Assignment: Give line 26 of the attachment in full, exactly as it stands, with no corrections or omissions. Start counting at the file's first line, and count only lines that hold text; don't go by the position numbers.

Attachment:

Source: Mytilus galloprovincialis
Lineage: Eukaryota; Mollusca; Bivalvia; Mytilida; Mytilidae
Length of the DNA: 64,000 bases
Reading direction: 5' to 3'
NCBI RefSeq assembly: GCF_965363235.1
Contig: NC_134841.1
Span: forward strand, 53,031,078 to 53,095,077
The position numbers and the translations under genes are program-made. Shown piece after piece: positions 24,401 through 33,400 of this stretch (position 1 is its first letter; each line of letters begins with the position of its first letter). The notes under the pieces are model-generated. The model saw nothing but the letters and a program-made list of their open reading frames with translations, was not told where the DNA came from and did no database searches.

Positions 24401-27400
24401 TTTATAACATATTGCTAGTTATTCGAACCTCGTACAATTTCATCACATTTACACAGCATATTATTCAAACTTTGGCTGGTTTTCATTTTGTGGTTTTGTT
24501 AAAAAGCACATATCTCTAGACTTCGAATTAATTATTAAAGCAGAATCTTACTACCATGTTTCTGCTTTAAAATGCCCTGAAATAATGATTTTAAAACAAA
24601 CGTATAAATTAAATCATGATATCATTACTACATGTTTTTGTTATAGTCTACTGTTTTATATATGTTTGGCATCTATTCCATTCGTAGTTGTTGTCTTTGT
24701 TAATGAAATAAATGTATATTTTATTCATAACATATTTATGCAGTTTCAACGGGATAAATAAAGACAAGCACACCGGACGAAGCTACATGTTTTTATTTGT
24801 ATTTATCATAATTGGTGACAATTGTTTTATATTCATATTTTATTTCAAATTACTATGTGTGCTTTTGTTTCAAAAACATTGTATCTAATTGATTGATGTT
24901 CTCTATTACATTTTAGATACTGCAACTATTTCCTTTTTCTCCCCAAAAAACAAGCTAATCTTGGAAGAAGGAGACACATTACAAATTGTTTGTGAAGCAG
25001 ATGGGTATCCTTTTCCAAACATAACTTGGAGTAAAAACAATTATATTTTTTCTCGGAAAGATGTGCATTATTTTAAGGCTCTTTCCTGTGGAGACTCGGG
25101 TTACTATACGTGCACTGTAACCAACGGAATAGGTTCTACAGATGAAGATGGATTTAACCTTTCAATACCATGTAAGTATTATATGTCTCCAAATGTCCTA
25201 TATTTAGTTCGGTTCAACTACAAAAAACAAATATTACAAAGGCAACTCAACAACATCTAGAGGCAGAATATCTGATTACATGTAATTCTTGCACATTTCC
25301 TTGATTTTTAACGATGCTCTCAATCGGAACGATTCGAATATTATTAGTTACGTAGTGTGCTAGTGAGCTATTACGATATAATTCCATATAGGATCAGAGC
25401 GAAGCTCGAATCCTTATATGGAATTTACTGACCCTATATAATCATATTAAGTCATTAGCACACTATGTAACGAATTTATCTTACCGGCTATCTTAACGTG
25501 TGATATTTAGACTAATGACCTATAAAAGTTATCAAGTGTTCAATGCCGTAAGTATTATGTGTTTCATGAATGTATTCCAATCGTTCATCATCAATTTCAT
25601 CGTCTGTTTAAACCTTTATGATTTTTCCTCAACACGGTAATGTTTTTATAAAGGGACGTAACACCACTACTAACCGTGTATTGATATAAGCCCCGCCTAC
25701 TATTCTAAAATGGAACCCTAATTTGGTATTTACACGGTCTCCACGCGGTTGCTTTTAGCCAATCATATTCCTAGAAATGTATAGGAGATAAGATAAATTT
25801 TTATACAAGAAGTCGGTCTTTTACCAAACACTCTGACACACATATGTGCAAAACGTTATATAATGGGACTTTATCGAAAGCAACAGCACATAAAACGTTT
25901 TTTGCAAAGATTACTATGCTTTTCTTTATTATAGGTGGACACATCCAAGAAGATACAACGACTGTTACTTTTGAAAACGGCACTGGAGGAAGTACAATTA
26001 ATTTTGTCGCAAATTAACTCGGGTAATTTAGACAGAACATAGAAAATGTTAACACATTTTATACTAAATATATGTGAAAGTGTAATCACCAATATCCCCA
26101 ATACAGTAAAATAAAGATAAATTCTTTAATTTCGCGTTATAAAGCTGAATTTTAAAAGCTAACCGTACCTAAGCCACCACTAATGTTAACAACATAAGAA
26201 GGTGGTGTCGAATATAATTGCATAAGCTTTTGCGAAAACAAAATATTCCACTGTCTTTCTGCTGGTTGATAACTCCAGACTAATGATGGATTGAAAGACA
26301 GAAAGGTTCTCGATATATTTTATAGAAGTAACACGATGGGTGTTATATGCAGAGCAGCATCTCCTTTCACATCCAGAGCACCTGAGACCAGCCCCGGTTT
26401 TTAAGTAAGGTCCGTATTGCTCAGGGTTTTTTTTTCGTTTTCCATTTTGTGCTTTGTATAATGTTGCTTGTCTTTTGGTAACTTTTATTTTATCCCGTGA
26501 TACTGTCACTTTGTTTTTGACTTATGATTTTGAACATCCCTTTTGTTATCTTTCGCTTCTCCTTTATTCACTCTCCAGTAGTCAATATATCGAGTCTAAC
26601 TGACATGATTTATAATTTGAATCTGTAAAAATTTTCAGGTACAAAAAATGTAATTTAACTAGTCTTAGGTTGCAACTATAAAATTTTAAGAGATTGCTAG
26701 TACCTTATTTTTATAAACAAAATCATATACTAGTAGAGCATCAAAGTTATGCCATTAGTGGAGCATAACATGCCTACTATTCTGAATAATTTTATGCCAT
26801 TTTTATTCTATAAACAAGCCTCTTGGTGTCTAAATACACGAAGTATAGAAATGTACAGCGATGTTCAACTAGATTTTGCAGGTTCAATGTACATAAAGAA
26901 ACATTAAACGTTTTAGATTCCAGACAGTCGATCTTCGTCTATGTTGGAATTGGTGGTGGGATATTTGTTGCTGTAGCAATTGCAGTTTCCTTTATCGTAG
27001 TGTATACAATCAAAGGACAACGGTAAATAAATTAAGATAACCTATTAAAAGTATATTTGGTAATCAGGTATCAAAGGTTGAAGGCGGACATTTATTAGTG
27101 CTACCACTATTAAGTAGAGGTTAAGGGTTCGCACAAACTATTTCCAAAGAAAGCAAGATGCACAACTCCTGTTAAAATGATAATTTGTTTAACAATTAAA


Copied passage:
26001 ATTTTGTCGCAAATTAACTCGGGTAATTTAGACAGAACATAGAAAATGTTAACACATTTTATACTAAATATATGTGAAAGTGTAATCACCAATATCCCCA